Taipei has a distinctive flavor to it. Walking down most streets, you are surrounded on both sides by weathered, dingy concrete. The buildings may only be a few decades old, but they are already grimy from scooter and car exhaust, baked in high heat and humidity.
Tourists often point out the lively dichotomy of the Taipei scene: towering skyscrapers of glass juxtaposed against century-old Taoist temples and gaudy night markets. It’s a city where the new and old blend seamlessly into each other; where one exits their futuristic office building at the end of the workday to have dinner at a traditional street stall.
Yet the relationship of modern and traditional goes beyond coexistence; there is a growing theme through Taipei where the modern is the traditional. Spurred on by a combination of government historical preservation policy and a new millennial generation of cultural entrepreneurs, the aging architecture of Taipei is being converted into modern, hip spaces.
Songshan Cultural and Creative Park
Built in 1937 during the Japanese colonial era in Japan, the Songshan Cultural and Creative Park began its days as a tobacco factory. Cigarettes were rolled on the second floor and palleted for delivery on the first floor. Once Taiwan was ceded to the Republic of China, the factory changed hands and name but continued producing cigarettes until its decommissioning in 1998.
Rather than abandon the factory, the city government converted it into a cultural park, now housing the Taiwan Design Museum and Taiwan Design Center. Fast forward to the 2010s and the park became a center of excellence for design, showcasing everything from local artisanal crafts to the latest Red Dot awardees. Citizens and tourists alike flock to the park also to visit the exhibitions, which cycle through as wide ranging topics as local history, sustainability, virtual reality, and biotech. The center attracts international attention as well, with firms like Zaha Hadid setting up large-scale exhibits to unveil their latest artistic and technical advancements.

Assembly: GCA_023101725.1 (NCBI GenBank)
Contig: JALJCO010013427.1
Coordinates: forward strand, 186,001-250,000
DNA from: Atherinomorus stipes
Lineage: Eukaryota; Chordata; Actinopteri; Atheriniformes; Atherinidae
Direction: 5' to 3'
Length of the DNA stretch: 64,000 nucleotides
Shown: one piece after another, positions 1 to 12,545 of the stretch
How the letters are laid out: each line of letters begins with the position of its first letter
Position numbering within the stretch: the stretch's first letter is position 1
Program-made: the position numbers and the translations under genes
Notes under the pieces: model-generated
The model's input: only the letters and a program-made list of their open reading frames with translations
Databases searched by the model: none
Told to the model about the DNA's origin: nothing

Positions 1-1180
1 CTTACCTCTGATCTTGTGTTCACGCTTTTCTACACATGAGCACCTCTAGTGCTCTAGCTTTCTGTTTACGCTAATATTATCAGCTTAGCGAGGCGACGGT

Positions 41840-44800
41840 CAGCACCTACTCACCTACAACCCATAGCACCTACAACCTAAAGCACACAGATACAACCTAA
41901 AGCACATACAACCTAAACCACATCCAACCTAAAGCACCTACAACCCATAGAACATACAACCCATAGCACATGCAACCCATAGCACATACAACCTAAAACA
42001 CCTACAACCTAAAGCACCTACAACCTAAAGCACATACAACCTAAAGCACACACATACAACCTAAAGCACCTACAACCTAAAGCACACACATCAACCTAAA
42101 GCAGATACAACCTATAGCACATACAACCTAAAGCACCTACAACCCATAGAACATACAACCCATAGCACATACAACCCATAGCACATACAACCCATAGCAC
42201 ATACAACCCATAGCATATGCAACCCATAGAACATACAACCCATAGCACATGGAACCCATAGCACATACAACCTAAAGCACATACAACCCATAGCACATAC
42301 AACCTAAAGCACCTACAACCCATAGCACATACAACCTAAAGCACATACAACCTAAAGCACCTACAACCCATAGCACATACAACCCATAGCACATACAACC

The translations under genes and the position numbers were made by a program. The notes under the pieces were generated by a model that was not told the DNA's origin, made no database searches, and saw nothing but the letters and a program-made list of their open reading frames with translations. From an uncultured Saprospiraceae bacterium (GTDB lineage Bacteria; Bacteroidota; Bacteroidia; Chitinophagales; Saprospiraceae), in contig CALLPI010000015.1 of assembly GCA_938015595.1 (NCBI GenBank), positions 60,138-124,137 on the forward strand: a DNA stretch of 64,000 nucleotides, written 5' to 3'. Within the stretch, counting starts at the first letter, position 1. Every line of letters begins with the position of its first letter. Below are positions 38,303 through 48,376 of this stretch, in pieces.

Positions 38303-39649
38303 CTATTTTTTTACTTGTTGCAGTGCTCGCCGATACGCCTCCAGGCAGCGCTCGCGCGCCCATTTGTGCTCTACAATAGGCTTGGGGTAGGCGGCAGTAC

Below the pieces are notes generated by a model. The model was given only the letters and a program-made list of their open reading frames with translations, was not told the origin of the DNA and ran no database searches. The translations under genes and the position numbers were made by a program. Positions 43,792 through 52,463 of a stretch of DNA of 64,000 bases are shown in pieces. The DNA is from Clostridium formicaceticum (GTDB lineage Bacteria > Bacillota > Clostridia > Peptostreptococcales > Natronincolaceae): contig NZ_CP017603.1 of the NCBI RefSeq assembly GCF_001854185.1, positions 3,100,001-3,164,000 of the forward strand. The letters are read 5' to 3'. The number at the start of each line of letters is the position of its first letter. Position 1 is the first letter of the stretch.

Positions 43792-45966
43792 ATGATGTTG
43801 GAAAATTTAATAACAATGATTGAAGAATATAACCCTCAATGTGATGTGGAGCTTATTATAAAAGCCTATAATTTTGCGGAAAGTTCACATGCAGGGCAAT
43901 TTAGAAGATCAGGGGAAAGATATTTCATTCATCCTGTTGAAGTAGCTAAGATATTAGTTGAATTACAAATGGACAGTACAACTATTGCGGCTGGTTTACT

Left: Eslite mega-bookstore and mall
Right: Sonshan Cultural and Creative Park
The park is a two-storey multiplex comprised of two subcomplexes: on one side, five long warehouses lined up side-by-side, and on the other side, a large rectangular compound built around a central garden. From most sides, the buildings are fronted by long series of rectangles superimposed on yet more rectangles. Its facades are a grungy concrete, the byproduct of age, climate, and Taipei’s industrialization. In other parts of the complex, the buildings are a fusion of Japanese and European flavors — remniscient of Marunouchi Station in Tokyo.
The modern city of Taipei rises on all four sides of the park. To the immediate north is the Eslite Spectrum store, a fourteen-storey mall selling books and artisan products with a unique architecture of its own: a stack of several terraces that form a sloping hill of windows overlooking the cultural park. To the east and west, small businesses dot the landscape in a maze of apartment and office buildings. And south of the park, the Farglory group’s monolithic towers and the monstrous skeleton of the unfinished Taipei Dome rise to block the horizon.
A budding culture of restorationism
Songshan Cultural and Creative Park sets a strong example for how historical artifacts retain their place in the modern city. It represents a restorationist approach to urban planning, supported by local government and made successful through a rare combination of small businesses and large international firms. As cities worldwide trammel onwards towards urban sustainability, restorationism suggests that one version of the sustainable city is one where the urban space is reused and repurposed for a new good, thereby preserving cultural heritage and minimizing the ecological impacts of new construction.
Treasure Hill: anti-aircraft bunker turned artists’ village.